MUNICH-The capital of the once infamous Nazi movement-has been embroiled in a fierce row over Holocaust remembrance, which the city insists on banning memorial plaques because of opposition from a Jewish community leader.
There are thousands of Stolpersteine (
"Stumbling block ")across Europe.
Invented by German artist Gunter Demnig in 1996, the cobblestone-sized brass plate was sunk on the sidewalk outside the door of the Holocaust victim's home, whose name was theirs.
But after a heated debate on the issue this week, Munich's Conservatives --
The city council, voted by most people, continues 11-
After the opposition of Munich's Israeli cultural community president Charlotte knolbroch, they were banned this year (IKG).
The 82-year-old MS, a former chairman of the German Jewish Central Committee, has repeatedly argued that despite such intentions, stumbling blocks have violated the memory of the victims of the Holocaust.
"People who were murdered in the Holocaust should get something better than dust, street dirt, and worse, dirty things," she said . ".
Although Germany's current Jewish central committee supports the concept of stumbling blocks, her views have not been answered, and the Parliament on the black market in Germany has decided to stick to the ban.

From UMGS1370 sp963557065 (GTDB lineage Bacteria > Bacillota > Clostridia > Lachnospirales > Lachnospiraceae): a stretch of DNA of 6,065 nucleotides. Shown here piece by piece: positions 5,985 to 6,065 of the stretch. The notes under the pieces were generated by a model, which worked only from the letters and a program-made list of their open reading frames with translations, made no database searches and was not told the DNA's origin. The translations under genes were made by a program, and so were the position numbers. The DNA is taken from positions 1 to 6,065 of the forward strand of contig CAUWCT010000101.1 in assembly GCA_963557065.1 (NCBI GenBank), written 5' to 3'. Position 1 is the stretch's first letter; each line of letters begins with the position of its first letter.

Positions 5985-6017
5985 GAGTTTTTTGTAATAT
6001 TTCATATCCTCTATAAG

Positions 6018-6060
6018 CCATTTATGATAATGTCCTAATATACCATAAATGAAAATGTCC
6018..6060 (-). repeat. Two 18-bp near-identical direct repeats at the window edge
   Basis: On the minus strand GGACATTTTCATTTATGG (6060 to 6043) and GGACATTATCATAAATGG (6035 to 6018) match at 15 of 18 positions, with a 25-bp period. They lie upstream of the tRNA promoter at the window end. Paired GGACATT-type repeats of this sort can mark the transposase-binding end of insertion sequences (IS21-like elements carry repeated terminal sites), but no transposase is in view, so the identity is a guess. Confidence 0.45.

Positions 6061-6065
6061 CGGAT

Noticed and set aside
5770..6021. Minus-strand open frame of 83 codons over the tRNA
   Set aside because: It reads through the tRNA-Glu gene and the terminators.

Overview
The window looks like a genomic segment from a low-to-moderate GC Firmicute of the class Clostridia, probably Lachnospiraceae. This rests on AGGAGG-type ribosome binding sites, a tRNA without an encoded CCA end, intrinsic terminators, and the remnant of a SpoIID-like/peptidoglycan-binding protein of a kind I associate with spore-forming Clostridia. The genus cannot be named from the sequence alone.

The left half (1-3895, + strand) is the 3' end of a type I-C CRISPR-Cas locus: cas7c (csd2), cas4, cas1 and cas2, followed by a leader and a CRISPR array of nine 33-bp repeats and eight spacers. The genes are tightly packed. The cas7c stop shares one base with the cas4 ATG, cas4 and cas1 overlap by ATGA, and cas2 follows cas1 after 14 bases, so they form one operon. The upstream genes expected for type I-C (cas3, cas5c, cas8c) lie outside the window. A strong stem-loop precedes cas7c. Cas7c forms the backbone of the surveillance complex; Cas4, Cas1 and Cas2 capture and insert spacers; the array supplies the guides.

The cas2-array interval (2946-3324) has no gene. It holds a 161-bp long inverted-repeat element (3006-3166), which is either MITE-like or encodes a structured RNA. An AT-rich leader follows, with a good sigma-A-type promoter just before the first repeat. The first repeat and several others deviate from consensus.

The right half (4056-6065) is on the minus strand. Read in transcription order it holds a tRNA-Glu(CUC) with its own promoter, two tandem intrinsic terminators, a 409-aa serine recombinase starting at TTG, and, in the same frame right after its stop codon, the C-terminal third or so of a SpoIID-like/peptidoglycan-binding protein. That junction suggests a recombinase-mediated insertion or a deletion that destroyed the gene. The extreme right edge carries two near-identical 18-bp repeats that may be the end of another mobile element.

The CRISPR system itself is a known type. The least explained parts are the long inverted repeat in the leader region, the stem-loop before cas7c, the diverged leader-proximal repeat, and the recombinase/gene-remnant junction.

"We can't ignore the IKG view," insisted Alexander resell, leader of the Social Democratic group in the city council.
Camp survivors and families of the victims said they would start legal proceedings to overturn the ban.
American Terry Swartzberg, who has lived in Munich for 30 years, is an avid supporter of stumbling blocks and has recently organized a petition against the ban, signed by 80,000 residents.
"The decision of the City Council is a shame," he told The Independent . ".
"It's an arrogant exercise and a bad day for democracy.
By 1944, there were seven strong Jewish communities.
It is only in the private garden that one of the few brass stumbling blocks in the city can be found, where they are hidden outside the public view.
In the compromise, the council agreed to allow the installation of plaques on walls in buildings that had been inhabited by victims of the Holocaust.
However, the struggle for stumbling block consent will certainly continue.
Mr. Demnig started his project in 2000 to commemorate the Jewish victims of the Holocaust, as well as the Sinti and Roman Gypsy, gay people, Jehovah's Witnesses, black people, Christians, communists and disabled people slaughtered by the Nazis
By last November, 16 European countries had more than 48,000 stumbling blocks.